In order to solve the equation [7], it is necessary to estimate the value ΔP. Accordingly, if the terms Vds and Vqs are removed as follows: ##EQU2## then ΔP can be defined as follows.

ΔP=U1 iqss -U2 /M+LsWss l |idss |2                                          [ 9]

In the equation [9], ΔP can be calculated by known values, and the changed amount of the rotor resistance in the equation [7] can be obtained.

Now, the operation of the control circuit according to the present invention will be described with reference to the equations.

The normal velocity command value Wr* and normal flux command value φdr* for the rotor are input to the summers G1 and G2 respectively. The output of the pulse generator which generates the pulses proportional to the number of revolutions of the motor 1 is counted by the counter 3 to obtain the present velocity Wr of the motor 1. The present velocity Wr is also fed back to the summers G1 and G2. Accordingly, the summer G1 sums the input command values Wr* and the velocity value Wr and the summer G2 sums the input command value φdr* and the flux value φdr. The summed output e1 of the summer G1 is supplied to the first PI controller 5 which proportionally and integrally controls the input values Wr*. The second PI controller 8 proportionally and integrally controls the output signal of the summer G3 which sums the motor torque output, obtained by multiplying the flux φdr and the q-axis current iqs from the rotor flux estimating portion 6 by the multiplier 6, and the output signal of the first PI controller 5. Consequently, the second PI controller 8 produces the motor torque control value U1 to be supplied to the controller 16.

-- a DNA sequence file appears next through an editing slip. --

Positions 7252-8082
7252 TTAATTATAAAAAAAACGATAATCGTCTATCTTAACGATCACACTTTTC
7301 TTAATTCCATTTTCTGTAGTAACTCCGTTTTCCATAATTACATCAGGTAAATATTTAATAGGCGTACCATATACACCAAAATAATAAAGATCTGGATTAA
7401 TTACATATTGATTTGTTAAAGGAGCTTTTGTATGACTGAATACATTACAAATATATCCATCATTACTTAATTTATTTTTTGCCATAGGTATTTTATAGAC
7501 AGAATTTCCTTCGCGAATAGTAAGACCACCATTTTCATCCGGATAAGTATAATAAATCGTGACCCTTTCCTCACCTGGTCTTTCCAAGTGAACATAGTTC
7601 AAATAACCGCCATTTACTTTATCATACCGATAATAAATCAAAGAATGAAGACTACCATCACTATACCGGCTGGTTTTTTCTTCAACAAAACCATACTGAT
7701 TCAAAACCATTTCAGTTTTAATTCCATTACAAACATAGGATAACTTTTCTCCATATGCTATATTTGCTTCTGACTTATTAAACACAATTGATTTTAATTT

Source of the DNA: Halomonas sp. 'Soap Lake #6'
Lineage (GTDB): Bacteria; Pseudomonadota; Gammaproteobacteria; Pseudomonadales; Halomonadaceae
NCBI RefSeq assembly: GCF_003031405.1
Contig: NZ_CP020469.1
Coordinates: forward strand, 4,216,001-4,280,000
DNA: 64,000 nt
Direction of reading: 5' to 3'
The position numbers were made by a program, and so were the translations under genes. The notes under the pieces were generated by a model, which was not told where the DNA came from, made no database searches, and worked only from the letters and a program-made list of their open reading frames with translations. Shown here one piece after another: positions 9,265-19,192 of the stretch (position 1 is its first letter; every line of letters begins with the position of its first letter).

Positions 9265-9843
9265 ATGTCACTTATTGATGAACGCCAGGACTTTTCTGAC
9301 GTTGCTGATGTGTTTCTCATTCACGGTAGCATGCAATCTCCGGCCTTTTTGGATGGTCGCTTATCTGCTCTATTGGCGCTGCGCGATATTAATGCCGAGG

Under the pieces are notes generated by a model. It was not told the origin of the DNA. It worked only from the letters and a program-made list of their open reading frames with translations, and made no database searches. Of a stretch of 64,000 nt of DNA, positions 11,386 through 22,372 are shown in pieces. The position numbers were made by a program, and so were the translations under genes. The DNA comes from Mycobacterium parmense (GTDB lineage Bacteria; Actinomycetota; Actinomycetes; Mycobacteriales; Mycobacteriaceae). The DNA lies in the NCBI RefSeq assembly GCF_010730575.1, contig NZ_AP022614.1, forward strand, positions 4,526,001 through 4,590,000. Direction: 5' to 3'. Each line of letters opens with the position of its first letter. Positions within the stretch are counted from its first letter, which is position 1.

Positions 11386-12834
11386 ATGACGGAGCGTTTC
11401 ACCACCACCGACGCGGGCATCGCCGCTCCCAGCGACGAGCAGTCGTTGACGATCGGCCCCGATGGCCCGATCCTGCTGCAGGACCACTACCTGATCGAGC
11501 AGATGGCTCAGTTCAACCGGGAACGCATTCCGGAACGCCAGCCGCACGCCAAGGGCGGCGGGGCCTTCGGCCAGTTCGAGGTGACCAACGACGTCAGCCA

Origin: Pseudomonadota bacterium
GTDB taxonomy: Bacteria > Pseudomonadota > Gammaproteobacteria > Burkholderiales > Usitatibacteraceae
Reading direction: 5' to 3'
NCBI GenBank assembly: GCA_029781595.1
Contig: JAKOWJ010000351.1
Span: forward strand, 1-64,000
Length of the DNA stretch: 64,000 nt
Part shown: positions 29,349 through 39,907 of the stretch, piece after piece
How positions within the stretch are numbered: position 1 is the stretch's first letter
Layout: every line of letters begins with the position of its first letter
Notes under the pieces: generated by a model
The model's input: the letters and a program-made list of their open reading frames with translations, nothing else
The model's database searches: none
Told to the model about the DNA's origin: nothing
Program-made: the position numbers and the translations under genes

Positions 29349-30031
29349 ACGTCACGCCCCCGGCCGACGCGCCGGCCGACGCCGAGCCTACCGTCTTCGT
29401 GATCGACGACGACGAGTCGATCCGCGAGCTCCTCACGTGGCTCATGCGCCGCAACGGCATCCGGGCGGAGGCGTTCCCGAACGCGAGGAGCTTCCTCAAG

The rotor flux estimating portion 6 receives the d-axis current ids from the 3φ-2φ current phase converter 4 which converts a three-phase current of the motor 1 into d-q axis currents ids and iqs, and then estimates the flux of the rotor, which can be obtained by the equation [3]. More specifically, when a laplace transform is applied to the term "φdr=-a4φdr+a5 ids", the result obtained is (s+a4) dr(s)=a5 Ids(s) (where, fluxΦdr(s)/ΦIds(s) is a5/s+a4).